The official response to the Peabody Essex Museum’s reluctant admission to the removal of Salem’s historical archives to a storage facility in Rowley was the formation of a “Working Group” by Mayor Kimberley Driscoll and PEM CEO Dan Monroe. In partnership, Ms. Driscoll and Mr. Monroe chose the members of this group, identified as “stakeholders”, from among Salem’s local officials and heritage and tourism organizations. I was wary from the very announcement of this group, because I believe that all of Salem’s residents are “stakeholders”, impacted equally by a short-sighted and disrespectful policy which removed the material heritage of a great city. (I also really, really, really dislike that divisive and disingenuous term). Nevertheless, I knew that there were well-intentioned and thoughtful people in this Working Group, so I hoped for the best. Now it appears that the work of the Group is complete: as the agenda for its third (and presumably last) meeting this week includes the item “Final Statement”, I assume it’s a wrap.
So what has been accomplished? You don’t have to rely on my assessment: it’s all in the public statement issued on behalf of the Working Group on April 10. As a result of these “discussions” (one meeting was a meet-and-greet, the other a tour of the Rowley facility), the PEM has agreed to open Plummer Hall and the Saltstonall Reading Room of the former Phillips Library to the public as a “research facility” stocked with bound editions of the long-running Essex Institute journals the Essex Institute Historical Collections and American Neptune plus terminals that can be used to access “digital information from the Phillips Library”, very few items of which have been digitized! In fact, one of the few things that the PEM has seen fit to digitize is the American Neptune, and the Essex Institute Historical Collections is available right down Essex Street at the Salem Public Library, so this concession (which was actually announced before the formation of the Working Group) is a joke, an insult, and an outrage.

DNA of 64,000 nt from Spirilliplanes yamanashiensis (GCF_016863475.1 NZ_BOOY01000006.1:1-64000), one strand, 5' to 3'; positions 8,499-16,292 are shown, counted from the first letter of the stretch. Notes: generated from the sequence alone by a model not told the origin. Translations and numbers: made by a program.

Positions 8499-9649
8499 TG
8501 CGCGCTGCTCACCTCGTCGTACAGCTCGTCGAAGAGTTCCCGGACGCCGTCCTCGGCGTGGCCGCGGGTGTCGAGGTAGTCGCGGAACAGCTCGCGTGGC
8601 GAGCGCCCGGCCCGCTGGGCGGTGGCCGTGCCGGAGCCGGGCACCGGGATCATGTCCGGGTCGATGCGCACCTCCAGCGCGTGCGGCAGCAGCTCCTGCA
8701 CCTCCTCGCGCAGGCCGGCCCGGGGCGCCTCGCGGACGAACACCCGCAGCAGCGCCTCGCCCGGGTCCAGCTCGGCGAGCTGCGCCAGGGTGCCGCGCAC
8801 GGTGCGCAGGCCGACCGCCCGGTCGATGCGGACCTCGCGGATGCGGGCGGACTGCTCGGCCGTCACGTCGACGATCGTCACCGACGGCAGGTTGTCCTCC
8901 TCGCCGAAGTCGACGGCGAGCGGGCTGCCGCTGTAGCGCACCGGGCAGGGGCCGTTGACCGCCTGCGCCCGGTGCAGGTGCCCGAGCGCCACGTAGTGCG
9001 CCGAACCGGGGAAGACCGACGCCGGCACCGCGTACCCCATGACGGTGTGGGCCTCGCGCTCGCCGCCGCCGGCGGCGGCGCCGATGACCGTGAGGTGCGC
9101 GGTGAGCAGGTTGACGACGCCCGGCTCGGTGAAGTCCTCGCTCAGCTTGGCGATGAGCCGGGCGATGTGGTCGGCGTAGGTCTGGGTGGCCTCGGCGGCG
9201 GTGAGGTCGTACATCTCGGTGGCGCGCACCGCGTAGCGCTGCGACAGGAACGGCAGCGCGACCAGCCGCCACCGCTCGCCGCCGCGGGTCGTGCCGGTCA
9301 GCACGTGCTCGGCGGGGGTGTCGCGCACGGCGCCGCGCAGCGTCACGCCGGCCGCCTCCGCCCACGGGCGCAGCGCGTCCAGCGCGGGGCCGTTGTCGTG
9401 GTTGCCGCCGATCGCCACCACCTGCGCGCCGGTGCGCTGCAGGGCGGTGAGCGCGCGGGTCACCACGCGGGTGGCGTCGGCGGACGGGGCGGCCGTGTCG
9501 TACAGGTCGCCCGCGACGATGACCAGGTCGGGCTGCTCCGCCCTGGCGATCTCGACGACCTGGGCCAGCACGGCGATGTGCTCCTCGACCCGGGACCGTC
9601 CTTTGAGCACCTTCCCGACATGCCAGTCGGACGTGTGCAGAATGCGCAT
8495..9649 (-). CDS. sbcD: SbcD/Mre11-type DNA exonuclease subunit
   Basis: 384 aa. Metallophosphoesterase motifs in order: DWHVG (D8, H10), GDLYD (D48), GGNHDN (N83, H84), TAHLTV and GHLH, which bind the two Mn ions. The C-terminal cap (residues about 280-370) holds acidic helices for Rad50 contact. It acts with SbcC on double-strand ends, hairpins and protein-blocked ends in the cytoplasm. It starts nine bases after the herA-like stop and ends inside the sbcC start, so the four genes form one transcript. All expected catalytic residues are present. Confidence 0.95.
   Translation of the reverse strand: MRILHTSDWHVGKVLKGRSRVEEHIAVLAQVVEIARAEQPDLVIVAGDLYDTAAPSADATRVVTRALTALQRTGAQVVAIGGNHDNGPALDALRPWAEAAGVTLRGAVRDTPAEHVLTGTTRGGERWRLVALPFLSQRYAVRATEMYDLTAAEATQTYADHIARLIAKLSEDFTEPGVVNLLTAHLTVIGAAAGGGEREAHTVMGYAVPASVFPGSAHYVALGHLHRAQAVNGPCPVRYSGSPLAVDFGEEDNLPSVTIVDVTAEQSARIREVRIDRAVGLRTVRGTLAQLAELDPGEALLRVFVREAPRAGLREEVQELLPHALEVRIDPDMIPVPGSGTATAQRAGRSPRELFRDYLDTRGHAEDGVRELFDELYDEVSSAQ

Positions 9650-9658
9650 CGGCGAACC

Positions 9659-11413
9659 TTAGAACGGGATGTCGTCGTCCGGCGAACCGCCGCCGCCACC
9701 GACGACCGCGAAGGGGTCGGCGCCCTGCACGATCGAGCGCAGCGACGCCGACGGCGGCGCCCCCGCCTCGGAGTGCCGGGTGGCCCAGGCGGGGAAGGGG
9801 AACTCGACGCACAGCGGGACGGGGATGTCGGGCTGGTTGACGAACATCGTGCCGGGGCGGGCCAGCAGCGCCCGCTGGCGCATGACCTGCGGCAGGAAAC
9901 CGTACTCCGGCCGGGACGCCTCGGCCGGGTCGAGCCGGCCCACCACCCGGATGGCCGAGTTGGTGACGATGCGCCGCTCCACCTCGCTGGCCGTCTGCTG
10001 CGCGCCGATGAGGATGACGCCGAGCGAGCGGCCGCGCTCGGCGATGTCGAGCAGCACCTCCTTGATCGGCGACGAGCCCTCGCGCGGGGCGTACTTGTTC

After I heard that the Working Group was concluding its work, just yesterday, the first image that flew in my head was that of Oliver Cromwell marching into Parliament on April 20, 1653 and dissolving the powerless remnant (Rump) that was all that remained of the Long Parliament for which he had waged a revolution, and afterwards overtaken, with the famously paraphrased speech: You have sat too long here for any good you have been doing … Depart, I say; and let us have done with you. In the name of God, go! (It was likely a far more colorful dismissal ). An ineffectual body, but yet the only semblance of “representative” government, disbanded just like that. I’m sure I’m the only person in the world who could make such a connection: it must be the April dates—and my preparations for my summer graduate course on early modern English history. Or it might be my desire to find refuge in the past when the present is so bleak.
Four very different Cromwells dissolving the Rump Parliament on April 20, 1653: British Museum, 1790; Benjamin West, 1782, Montclair Museum of Art; and Cassell’s Illustrated History of England.